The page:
Acronym: 
USAID
Intergovernmental or Multilateral organization

About Us

We envision a world in which land governance systems, both formal and informal, are effective, accessible, and responsive for all. This is possible when land tenure and property rights are recognized as critical development issues and when the United States Government and its development partners demonstrate consistent attention and a firm commitment to supporting coordinated policies and programs that clarify and strengthen the land tenure and property rights of all members of society, enabling broad-based economic growth, gender equality, reduced incidence of conflicts, enhanced food security, improved resilience to climate change, and effective natural resource management.

Mission Statement

The USAID Land Tenure and Resource Management (LTRM) Office will lead the United States Government to realize international efforts—in accordance with the U.S. Government’s Land Governance Policy—to clarify and strengthen the land tenure and property rights of all members of society—individuals, groups and legal entities, including those individuals and groups that are often marginalized, and the LTRM Office will help ensure that land governance systems are effective, accessible, and responsive. We will achieve this by testing innovative models for securing land tenure and property rights and disseminating best practice as it relates to securing land rights and improving resource governance within the USG and our development partners.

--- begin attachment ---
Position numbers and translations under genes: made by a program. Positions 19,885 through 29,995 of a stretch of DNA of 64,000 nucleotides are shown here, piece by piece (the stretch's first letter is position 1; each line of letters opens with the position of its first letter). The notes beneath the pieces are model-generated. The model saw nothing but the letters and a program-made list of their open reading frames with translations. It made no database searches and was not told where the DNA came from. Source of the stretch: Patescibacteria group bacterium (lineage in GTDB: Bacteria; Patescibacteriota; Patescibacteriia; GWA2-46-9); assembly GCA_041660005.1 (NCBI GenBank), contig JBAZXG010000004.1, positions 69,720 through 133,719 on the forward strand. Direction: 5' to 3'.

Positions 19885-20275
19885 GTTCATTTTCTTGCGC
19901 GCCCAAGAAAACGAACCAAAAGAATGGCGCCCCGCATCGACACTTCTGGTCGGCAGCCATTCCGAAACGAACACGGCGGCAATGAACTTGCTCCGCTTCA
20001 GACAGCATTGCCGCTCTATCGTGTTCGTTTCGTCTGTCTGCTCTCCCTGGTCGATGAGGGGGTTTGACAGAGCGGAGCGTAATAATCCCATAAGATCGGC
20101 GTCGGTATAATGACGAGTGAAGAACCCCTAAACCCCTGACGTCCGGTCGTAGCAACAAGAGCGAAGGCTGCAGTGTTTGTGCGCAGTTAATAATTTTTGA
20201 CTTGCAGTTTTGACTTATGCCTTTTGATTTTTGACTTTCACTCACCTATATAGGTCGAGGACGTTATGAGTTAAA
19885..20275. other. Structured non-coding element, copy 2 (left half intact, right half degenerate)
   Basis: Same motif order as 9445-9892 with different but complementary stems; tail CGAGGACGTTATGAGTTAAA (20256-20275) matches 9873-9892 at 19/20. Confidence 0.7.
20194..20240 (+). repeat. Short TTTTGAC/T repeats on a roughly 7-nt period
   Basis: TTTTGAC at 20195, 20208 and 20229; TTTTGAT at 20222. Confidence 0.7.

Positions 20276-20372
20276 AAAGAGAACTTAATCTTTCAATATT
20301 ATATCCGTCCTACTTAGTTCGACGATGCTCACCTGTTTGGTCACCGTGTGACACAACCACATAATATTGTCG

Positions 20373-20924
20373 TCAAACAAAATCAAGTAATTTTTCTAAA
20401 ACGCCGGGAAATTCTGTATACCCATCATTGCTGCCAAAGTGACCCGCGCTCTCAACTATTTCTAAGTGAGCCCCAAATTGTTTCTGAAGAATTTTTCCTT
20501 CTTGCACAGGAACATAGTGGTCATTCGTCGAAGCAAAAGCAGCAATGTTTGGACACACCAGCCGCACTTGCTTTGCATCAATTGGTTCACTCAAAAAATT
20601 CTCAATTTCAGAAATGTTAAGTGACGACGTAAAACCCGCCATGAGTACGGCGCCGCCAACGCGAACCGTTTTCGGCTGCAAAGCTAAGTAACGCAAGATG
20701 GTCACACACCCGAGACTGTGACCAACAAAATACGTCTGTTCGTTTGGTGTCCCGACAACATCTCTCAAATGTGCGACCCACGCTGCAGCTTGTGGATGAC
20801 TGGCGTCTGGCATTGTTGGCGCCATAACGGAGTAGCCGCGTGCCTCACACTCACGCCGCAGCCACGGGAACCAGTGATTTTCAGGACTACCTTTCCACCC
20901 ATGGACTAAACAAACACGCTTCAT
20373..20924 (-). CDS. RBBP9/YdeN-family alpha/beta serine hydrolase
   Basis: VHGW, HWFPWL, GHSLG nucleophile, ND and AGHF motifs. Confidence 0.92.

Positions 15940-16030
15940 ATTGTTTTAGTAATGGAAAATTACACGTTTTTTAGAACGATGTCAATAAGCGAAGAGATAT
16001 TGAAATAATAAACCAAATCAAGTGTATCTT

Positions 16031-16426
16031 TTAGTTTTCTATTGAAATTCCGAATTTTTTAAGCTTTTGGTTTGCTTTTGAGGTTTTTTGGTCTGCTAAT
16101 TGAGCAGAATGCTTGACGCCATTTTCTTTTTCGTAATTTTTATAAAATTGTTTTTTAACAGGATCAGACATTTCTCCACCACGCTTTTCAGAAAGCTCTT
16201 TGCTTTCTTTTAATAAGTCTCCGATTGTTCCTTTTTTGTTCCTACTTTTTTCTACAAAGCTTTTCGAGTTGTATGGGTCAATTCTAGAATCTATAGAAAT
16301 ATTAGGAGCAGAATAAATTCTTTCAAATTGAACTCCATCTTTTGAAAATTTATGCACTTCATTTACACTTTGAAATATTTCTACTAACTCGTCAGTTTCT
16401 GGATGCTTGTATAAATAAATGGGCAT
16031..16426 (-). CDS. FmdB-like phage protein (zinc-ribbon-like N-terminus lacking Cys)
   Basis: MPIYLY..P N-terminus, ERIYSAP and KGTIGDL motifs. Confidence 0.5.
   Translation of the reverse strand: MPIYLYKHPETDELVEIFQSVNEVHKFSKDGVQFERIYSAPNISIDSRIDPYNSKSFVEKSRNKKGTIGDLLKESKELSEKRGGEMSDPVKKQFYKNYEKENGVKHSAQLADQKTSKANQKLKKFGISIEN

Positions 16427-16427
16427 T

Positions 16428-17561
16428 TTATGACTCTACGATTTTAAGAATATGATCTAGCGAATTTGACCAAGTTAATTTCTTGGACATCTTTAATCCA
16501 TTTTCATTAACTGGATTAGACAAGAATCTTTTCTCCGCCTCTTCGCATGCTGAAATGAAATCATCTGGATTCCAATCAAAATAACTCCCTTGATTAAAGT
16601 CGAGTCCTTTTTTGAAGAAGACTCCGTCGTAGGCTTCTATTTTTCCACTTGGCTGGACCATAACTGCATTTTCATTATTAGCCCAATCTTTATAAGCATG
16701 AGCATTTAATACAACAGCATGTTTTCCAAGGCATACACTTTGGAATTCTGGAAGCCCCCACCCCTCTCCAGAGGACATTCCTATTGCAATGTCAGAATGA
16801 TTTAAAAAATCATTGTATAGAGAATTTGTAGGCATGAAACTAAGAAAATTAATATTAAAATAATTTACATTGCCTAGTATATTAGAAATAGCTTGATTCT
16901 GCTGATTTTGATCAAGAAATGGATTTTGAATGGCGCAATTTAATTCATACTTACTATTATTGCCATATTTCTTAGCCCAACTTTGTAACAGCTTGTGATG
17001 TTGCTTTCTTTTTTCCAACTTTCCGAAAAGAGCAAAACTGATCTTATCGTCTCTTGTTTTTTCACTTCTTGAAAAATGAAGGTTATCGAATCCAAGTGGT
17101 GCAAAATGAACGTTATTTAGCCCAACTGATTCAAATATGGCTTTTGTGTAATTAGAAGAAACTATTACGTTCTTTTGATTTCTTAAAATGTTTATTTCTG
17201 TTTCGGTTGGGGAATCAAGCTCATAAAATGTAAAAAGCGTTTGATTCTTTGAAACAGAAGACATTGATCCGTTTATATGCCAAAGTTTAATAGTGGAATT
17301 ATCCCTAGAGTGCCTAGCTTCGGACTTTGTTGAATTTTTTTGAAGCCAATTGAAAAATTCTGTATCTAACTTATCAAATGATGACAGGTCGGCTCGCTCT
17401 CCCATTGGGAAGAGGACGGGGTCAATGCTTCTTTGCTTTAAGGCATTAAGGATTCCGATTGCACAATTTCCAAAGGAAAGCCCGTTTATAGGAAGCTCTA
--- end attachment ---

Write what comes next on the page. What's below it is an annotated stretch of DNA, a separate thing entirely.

USAID Resources

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Women's Land Rights in Liberia in Law, Practice, and Future Reforms cover image
Reports & Research
March 2018
Liberia

Land is the most important asset for many rural Liberian women and men, and is often a family’s primary source of cash income, food and nutritional security, health care, and education. Though women play a central role in agricultural production in Liberia, women’s rights and access to land are often not equal to those of men due to biases in the formal legal framework and customary law.